Pear, maple and almond cake

Here is the recipe of the pear cake I made last weekend - the one that sent me into a rage because the River Cottage recipe I was using as a guideline was wrong. Anyway, after all the angst and swearing, the resulting amended version was absolutely bloody delicious with a really buttery sweetness and wonderful mellow flavour from the maple syrup, pears and vanilla. I actually managed to eat three slices in quick succession, it tasted that good - I would make this again in a heartbeat!

Based loosely on two recipes by Hugh Fearnley-Whittingstall and Nigel Slater.

Serves 12

You will need:

For the pear filling:
3 pears peeled and quartered - not rock hard but not too soft either. (I used UK Comice pears in this recipe)
25g butter
3 tbsp maple syrup
2 pinches cinnamon

For the cake mix:
375g butter
315g caster sugar
5 organic medium-sized eggs
190g organic wholemeal spelt flour (I used the Dove's Farm brand)
190g ground almonds
2 tsps vanilla extract
2 tsps baking powder

Line a 23cm springform tin with greaseproof baking parchment. Then you need to cook the pears. Melt the butter over a medium heat in a frying pan, add the pears, maple syrup and cinnamon and bring everything to a simmer - let the mixture bubble away for about 10 mins, and turn the pears occasionally to make sure they caramelise a little. When the pears have browned, turn the heat off and leave to cool down.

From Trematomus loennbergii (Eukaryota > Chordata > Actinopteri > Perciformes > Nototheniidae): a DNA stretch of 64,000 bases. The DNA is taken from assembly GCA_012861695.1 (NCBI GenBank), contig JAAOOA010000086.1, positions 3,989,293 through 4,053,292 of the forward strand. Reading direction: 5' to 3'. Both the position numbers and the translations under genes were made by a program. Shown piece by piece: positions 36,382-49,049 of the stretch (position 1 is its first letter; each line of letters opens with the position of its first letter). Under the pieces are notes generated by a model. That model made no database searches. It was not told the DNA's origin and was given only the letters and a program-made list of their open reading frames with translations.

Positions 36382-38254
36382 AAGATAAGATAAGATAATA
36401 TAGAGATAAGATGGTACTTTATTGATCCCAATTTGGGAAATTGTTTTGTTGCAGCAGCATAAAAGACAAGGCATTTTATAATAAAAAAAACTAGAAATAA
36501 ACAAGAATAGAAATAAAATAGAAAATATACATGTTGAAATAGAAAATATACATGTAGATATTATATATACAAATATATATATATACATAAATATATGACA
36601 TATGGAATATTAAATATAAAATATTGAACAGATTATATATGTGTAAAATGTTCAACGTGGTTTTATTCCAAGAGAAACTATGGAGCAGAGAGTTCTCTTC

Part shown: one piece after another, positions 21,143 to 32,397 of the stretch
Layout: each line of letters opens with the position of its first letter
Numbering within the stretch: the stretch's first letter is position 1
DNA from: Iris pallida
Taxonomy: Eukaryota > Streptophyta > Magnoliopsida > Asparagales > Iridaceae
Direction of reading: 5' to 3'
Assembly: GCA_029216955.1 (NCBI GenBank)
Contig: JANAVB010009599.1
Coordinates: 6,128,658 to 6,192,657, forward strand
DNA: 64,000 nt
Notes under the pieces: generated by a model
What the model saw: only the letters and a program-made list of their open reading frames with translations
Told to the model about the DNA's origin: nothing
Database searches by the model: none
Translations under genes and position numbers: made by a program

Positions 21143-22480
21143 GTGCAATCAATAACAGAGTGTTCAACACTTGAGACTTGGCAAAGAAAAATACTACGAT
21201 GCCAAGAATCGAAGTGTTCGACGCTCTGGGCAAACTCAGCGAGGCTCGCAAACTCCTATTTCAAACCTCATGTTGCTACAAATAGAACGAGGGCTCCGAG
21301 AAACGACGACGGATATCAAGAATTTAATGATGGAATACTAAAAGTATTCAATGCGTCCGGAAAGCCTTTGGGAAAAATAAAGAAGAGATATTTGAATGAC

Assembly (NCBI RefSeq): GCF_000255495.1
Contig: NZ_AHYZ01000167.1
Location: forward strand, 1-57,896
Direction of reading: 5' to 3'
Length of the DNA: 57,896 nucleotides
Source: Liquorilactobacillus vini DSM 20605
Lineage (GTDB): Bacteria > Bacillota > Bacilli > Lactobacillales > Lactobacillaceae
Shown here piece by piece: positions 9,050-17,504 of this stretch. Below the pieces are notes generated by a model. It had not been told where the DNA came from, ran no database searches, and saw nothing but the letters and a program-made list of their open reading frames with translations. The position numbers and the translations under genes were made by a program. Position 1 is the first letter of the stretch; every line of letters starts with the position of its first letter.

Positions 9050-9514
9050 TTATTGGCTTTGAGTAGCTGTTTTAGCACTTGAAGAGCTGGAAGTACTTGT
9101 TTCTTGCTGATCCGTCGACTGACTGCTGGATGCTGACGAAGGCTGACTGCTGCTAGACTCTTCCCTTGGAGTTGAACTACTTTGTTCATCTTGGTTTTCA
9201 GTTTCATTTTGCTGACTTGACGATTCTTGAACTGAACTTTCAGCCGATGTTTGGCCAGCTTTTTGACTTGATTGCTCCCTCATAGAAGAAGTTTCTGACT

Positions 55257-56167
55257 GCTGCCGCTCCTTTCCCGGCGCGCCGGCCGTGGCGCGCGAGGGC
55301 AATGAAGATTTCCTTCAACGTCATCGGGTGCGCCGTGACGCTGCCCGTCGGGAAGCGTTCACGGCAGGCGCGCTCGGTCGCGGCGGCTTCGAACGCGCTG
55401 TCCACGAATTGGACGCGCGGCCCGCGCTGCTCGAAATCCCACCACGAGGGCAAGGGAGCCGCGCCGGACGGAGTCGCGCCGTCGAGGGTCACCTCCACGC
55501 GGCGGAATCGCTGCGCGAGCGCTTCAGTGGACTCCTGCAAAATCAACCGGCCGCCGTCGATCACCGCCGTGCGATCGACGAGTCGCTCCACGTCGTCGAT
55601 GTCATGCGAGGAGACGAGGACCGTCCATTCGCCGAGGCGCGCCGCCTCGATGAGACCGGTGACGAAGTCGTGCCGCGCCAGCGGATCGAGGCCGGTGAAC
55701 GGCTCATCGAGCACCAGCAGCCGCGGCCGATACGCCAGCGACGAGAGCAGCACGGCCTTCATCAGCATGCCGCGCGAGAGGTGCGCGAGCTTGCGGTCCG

Preheat your oven to 180C.

Now to make the cake mix. Cream together the butter and sugar until pale, with an electric mixer. Add the vanilla extract and then beat in one egg at a time, mixing in a little of the flour with each egg. Add the rest of the flour, the baking powder and the almonds, and fold them in.

Pour the cake mix into the tin and arrange the pears on top, like this:

Bake in the oven for about one hour, until a skewer comes out clean when you poke it into the cake.

Delicious on its own or with a dab of creme fraiche.

Sunday, 22 November 2009

Kitchen rage

Yesterday I had a day where everything went so wrong in the kitchen that I wanted to stab a fork in somebody's eye. I was taken over with Kitchen Rage. My blog is called Tales of the Tiny Kitchen because that's what I have: my kitchen is minuscule, and the problem is worsened because my husband and I are total gourmand foodies and own just about every single bit of kitchen kit known to man* - every time you want to take something out of the oven and set it down, you either have to put it on the floor or lift up a very heavy juicer off the work surface and put it down in its place. Every square inch of worktop or cupboard is bursting full. We are thinking of starting to hoist kitchen implements from the ceiling. And the luxury of owning a dishwasher (I have dreams about this) is totally off the cards - one handyman came to look and see if anything could be done, and bar blocking out the only window or building outwards into next door's flat, there is nothing to be done.